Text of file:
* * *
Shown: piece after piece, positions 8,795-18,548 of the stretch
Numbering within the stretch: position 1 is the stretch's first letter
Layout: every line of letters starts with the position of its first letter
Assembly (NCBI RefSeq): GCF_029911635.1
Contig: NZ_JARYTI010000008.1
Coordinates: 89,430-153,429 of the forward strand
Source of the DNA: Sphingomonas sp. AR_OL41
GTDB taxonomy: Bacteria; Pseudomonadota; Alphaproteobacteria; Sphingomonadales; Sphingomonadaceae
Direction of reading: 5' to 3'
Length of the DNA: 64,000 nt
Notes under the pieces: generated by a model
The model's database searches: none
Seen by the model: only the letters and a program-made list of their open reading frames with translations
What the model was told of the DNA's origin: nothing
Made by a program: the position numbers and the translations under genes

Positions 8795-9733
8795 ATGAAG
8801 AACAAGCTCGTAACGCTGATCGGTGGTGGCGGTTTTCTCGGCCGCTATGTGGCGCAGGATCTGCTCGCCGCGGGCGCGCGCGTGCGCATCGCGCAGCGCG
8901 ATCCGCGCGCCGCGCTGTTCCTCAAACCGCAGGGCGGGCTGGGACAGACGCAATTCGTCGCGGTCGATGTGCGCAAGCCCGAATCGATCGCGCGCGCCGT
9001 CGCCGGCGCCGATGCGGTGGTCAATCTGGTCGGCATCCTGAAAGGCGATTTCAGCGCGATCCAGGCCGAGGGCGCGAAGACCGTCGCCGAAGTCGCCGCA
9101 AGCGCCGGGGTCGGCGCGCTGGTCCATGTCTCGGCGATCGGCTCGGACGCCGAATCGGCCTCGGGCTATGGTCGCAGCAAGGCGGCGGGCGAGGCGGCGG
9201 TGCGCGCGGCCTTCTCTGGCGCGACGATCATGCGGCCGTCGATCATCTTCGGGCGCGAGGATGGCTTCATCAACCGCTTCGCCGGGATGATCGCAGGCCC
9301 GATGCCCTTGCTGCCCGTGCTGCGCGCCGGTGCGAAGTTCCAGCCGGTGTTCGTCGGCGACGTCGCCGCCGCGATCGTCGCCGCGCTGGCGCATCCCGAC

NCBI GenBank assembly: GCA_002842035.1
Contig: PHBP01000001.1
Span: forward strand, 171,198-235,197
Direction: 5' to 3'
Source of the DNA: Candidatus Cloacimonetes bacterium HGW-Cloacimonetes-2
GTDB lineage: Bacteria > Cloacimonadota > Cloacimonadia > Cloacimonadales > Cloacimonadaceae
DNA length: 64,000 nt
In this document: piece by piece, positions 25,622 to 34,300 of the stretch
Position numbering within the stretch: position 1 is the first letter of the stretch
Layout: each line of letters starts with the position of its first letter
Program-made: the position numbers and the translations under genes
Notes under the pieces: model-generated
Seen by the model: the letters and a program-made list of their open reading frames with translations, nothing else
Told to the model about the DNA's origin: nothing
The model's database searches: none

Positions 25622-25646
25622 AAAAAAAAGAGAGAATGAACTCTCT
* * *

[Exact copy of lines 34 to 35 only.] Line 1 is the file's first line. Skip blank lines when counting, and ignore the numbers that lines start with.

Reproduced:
Program-made: the position numbers and the translations under genes
Notes under the pieces: model-generated